Lockdown Impact on Card Spending Muted in NSW Compared to Victoria

By Rebecca Zhu
Rebecca Zhu
Rebecca Zhu
July 7, 2021 Updated: July 7, 2021

The recent lockdown restrictions in New South Wales (NSW) have had a lower impact on spending activity in the state compared to the recent Victorian hard lockdowns.

Both Commonwealth Bank and Westpac Bank data revealed that overall household card activity had not made any significant drops in NSW after the first week of restrictions.

Commonwealth Bank data found that credit and debit spending in the week ending July 2 dropped by 1.2 percentage points in NSW compared to the 21 percentage point drop in the first week of Victoria’s lockdowns.

Similarly, during the first week of the respective lockdowns, Westpac’s Card Tracker Index (pdf) for NSW fell by 0.3 points, compared to the 13.5 point drop in Victoria.

“What this data shows is that the type of lockdown matters for spending as does the community response,” Commonwealth Bank Senior Economist Belinda Allen said.

When Victoria entered its four-week lockdown on May 28, the restrictions prohibited all citizens in the state from leaving their homes unless it was for one of five reasons, including attending authorised work or study. A 5 km travel limit was also imposed for exercise and shopping.

Epoch Times Photo
A food delivery worker rides in the central business district of Sydney as Australia’s largest city entered a two-week lockdown to contain an outbreak of the highly contagious Delta variant on June 26, 2021. (Saeed Khan/AFP via Getty Images)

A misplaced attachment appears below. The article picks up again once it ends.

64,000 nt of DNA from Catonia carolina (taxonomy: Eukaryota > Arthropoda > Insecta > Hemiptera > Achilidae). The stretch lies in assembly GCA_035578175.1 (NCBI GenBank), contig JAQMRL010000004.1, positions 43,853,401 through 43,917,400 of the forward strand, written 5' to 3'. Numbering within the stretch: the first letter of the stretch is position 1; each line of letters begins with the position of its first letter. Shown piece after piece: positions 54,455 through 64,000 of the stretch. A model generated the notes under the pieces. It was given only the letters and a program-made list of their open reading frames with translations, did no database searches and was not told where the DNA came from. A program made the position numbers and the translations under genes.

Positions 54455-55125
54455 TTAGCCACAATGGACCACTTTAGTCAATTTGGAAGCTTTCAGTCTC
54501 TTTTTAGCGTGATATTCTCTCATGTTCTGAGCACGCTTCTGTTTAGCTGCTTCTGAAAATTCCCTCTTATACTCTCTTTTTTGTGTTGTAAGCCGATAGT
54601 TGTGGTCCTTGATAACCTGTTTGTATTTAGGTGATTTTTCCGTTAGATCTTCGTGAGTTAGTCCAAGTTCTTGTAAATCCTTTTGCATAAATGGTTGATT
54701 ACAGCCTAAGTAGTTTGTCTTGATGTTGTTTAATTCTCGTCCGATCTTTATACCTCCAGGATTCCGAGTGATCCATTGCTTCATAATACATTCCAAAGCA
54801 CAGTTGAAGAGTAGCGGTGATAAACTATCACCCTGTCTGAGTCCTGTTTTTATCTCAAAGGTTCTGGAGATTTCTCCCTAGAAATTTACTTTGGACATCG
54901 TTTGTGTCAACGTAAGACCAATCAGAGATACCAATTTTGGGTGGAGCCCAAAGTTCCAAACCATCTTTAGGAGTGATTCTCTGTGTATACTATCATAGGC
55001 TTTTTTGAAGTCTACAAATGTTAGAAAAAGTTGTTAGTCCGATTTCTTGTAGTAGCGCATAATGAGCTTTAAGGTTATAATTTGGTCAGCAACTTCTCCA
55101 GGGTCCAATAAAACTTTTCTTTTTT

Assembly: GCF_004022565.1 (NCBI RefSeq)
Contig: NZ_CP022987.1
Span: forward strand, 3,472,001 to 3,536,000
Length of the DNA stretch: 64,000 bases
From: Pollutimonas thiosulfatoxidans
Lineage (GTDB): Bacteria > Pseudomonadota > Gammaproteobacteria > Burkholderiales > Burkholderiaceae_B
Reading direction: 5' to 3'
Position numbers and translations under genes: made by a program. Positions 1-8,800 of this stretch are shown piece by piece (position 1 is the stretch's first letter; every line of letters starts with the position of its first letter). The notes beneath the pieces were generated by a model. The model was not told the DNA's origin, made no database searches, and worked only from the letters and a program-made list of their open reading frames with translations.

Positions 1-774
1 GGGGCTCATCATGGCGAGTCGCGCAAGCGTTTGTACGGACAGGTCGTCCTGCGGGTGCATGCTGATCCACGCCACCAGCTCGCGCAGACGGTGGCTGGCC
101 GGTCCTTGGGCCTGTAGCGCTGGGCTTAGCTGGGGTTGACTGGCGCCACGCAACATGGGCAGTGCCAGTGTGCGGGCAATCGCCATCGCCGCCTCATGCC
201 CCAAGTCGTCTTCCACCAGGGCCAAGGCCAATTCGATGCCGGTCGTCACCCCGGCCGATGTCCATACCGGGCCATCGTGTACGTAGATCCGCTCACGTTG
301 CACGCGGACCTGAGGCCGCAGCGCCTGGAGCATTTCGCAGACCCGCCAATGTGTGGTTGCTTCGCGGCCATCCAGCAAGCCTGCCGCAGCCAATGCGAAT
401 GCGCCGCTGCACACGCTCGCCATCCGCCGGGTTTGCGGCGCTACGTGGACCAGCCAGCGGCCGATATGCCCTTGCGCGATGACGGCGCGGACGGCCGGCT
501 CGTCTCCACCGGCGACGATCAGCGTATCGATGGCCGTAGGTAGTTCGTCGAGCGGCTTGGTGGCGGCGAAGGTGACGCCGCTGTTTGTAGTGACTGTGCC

The Sydney lockdown, which began on June 26, only allowed people to leave homes for similar reasons as in Victoria. However, people were able to attend work and study without authorisation required and groups no larger than 10 people were also able to gather outside.

In addition, regional NSW did not receive stay-at-home orders but had venue capacity limitations and social distancing rules.

“The lockdown in Greater Sydney has covered around 70 percent of the NSW population, given the lockdown did not extend to regional NSW,” Allen said. “The sharpest falls in spending in NSW have been clothing and footwear, general retail, personal care, transport, and of course eating and drinking out.”

Westpac Senior Economist Matthew Hassan said that while lockdowns had clear negative impacts, card data suggests that people’s spending habits are evolving to become more resilient.

“Assessing the impact of COVID lockdown measures is becoming increasingly difficult,” Hassan said. “There are signs that consumers are learning and adapting to restrictions with similar-sized shocks to mobility producing more muted impacts on card activity during recent lockdown measures.”

Rebecca Zhu
Rebecca Zhu